|Description||Release Engineering ("RelEng") is the official Gentoo project focused on coordinating and improving the creation of official media releases of Gentoo Linux and the associated tools used by the installation process.|
|Mailing firstname.lastname@example.org (archive)|
|IRC channel||#gentoo-releng (webchat)|
Last elected: 2021-05-21
(and inherited member(s))
Release Engineering ("RelEng") is the official Gentoo project focused on coordinating and improving the creation of official media releases of Gentoo Linux and other Gentoo operating systems. It is also primarily responsible for many of the tools used by the installation process, including Catalyst and genkernel. It was also responsible in the past for the Gentoo Linux Installer (GLI).
The goals of Release Engineering are to continually improve the quality, timeliness and overall procedures for creating official Gentoo Linux releases, as well as acting as the official coordinators for creating new Gentoo Linux release media. This project is very much focused on ensuring that the initial quality of every official release is as high as possible, and that the "from CD" experience is as positive for as many of our users as possible.
Release security and signing
All release media will have its DIGESTS file signed by one of the Gentoo Linux Release Engineering (email@example.com) PGP keys listed on this page. The keys are available through the subkeys.pgp.net keyserver. They can be used to verify that the media is, in fact, the media shipped by Release Engineering and not from a potential attacker. You will find more detailed verification instructions in the handbooks for each release.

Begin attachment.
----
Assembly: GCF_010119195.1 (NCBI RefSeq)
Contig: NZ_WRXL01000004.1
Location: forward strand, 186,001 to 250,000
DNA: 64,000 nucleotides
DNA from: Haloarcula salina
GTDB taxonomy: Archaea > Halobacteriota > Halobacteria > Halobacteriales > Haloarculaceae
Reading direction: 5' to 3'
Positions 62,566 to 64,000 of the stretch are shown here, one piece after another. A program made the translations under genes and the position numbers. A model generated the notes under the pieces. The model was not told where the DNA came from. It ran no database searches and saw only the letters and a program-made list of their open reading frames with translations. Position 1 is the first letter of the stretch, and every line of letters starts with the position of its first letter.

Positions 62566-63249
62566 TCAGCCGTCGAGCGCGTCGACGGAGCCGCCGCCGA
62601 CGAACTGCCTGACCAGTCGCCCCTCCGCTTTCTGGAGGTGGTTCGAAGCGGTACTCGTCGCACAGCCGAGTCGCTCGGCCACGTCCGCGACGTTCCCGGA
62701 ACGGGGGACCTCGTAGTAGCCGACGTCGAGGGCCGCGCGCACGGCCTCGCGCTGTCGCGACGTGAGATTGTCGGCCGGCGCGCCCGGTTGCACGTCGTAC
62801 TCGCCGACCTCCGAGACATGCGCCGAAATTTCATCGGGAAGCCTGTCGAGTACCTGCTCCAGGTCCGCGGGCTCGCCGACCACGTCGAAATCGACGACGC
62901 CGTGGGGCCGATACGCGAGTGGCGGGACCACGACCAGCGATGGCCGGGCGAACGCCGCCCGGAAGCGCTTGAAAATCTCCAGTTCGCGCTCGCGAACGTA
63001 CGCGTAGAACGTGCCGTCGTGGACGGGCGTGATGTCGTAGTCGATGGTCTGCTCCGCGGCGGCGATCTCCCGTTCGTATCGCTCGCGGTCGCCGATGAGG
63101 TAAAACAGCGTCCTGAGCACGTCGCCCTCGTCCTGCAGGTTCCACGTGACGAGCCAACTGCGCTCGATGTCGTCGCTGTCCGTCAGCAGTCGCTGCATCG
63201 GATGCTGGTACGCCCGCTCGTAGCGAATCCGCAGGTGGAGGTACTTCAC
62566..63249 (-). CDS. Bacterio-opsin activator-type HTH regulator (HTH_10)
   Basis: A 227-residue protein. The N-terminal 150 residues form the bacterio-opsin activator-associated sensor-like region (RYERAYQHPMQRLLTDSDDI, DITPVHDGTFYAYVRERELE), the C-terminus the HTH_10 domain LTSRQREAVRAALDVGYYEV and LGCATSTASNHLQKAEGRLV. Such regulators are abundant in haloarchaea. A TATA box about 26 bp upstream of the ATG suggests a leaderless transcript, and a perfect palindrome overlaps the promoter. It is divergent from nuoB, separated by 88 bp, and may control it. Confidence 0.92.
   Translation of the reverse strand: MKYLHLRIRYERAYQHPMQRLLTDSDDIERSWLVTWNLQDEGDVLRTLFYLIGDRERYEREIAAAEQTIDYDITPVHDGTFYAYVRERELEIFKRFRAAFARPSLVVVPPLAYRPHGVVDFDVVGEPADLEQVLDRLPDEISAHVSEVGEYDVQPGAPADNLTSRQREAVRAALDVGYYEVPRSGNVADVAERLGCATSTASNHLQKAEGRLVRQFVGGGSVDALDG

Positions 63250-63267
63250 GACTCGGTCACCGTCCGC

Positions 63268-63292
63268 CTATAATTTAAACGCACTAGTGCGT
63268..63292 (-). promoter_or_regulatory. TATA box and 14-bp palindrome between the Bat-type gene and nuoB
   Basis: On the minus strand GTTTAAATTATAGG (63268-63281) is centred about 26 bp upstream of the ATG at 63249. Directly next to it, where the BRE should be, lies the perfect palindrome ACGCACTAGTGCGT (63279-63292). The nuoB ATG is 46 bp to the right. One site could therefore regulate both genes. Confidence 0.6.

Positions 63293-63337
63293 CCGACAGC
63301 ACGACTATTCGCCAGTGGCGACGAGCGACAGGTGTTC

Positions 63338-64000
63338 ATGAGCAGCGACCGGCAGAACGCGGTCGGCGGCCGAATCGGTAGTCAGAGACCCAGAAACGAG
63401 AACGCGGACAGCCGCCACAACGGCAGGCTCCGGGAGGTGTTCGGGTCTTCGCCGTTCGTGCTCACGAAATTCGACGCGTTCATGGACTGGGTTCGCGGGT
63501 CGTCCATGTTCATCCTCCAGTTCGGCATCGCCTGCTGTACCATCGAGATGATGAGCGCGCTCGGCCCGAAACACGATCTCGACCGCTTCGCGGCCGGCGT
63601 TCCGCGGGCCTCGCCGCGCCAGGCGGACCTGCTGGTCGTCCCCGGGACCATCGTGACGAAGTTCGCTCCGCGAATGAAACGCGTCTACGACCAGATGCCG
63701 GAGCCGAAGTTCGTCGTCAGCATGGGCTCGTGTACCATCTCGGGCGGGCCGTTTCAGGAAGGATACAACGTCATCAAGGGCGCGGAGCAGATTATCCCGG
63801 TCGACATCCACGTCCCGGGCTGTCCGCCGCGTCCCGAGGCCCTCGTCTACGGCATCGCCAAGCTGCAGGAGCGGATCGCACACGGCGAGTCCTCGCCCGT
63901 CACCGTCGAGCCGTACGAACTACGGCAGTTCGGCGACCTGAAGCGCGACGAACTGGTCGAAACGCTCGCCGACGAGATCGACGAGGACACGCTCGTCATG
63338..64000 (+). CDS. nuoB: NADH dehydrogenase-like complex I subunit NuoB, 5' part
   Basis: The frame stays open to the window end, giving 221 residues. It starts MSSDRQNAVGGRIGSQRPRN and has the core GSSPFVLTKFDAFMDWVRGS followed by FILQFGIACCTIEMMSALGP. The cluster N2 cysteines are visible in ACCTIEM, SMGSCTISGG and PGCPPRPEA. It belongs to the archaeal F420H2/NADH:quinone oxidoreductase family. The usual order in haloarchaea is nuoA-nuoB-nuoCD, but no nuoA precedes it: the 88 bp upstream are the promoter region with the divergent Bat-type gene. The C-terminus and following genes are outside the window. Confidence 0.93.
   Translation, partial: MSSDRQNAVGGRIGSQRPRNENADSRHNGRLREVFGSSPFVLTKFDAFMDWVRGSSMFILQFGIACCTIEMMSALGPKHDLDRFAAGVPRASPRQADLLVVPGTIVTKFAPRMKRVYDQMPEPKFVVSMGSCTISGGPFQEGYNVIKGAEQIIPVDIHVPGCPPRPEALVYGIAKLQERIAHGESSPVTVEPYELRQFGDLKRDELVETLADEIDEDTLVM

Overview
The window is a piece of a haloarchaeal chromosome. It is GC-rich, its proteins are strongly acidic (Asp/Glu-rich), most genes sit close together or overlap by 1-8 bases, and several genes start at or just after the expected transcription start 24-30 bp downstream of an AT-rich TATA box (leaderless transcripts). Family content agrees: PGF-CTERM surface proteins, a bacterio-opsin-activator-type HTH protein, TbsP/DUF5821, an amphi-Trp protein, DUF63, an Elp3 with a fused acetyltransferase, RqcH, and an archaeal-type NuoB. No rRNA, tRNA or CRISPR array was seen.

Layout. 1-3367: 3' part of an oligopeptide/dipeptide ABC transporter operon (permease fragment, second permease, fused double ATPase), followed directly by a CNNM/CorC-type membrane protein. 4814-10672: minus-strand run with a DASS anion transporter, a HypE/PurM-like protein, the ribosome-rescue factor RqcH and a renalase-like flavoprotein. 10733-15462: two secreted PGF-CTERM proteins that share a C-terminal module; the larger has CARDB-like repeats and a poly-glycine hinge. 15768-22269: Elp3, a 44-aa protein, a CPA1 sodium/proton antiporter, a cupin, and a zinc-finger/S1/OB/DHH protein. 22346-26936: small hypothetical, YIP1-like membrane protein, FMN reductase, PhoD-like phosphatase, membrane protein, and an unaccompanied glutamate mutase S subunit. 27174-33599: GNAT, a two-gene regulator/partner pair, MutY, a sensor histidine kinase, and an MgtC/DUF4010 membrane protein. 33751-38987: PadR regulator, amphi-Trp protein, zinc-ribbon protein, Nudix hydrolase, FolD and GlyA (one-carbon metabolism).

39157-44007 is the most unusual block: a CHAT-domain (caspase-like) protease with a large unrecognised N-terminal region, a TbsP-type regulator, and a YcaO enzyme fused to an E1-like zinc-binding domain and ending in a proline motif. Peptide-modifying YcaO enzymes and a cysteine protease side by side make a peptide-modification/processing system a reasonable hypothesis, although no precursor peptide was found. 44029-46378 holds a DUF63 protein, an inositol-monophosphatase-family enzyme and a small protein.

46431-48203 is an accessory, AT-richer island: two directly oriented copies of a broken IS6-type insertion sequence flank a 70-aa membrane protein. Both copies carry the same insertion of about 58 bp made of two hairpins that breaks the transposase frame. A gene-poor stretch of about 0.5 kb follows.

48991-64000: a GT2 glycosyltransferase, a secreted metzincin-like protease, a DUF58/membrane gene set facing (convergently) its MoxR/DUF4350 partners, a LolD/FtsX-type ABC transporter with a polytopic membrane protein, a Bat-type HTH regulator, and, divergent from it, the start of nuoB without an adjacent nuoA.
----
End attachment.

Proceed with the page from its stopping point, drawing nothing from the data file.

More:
New keys and changes to existing keys will be announced to the following Gentoo mailing lists: gentoo-dev-announce, gentoo-announce, gentoo-core.
Releases up to and including 2007.0 had PGP signatures directly on top of the files. This required large quantities of disk IO for generation on the servers, and validation on the client side. As such, as of the 2008.0 release, the DIGESTS file is now signed instead, making verification a two-step process, but overall much quicker.
During 2011, the DIGESTS files were also expanded to contain hashes other than SHA1 and MD5, to provide more secure validation.
Obtaining the public key:
gpg --keyserver subkeys.pgp.net --recv-keys <key id>
Verify the cryptographic signature:
gpg --verify <foo.DIGESTS.asc>
Verify the checksum (at least one of these hashes will exist):
sha512sum -c <foo.DIGESTS.asc>
sha256sum -c <foo.DIGESTS.asc>
sha1sum -c <foo.DIGESTS.asc>
|Key ID||Key Type||Key Fingerprint||Key Description||Created||Expires||Revoked||Notes|
||Gentoo-keys Team signing key <firstname.lastname@example.org>||2014-10-03||2018-12-31||Non-automated.|
||Gentoo Portage Snapshot signing Key (Automated signing key)||2011-11-25||2019-01-01|
||Gentoo Linux Release Engineering (Gentoo Linux Release signing Key)||2004-07-20||2020-07-01||Non-automated.|
||Gentoo Linux Release Engineering (Automated weekly release key)||2009-08-25||2020-01-01|
||Gentoo Portage Snapshot signing key (Automated Signing Key)||2007-11-25||2012-05-23||2012-05-23||Superceded by 0xDB6B8C1F96D8BF6D|
||Gentoo Portage Snapshot signing key (Automated signing key)||2004-11-11||2005-11-11||2007-11-25||Revoked for changeover.|
||Gentoo Portage Snapshot signing key (Automated signing key)||2005-11-23||2007-11-23||2007-11-23||Revoked for changeover.|
Resources offered by the Release Engineering Project:
- Release guidelines — covers both the QA and release guidelines for the Gentoo Linux biannual release system.
Hall of Honor
Over the eons, many developers have come and gone. The best of them left a lasting impression so we honor them here, in the Gentoo Hall of Honor.
|wolf31o2||One of our early leaders. Even now it is still hard to find code without his name on it.|
|agaffney||Creator of the autobuild process. He will never be forgiven for it.|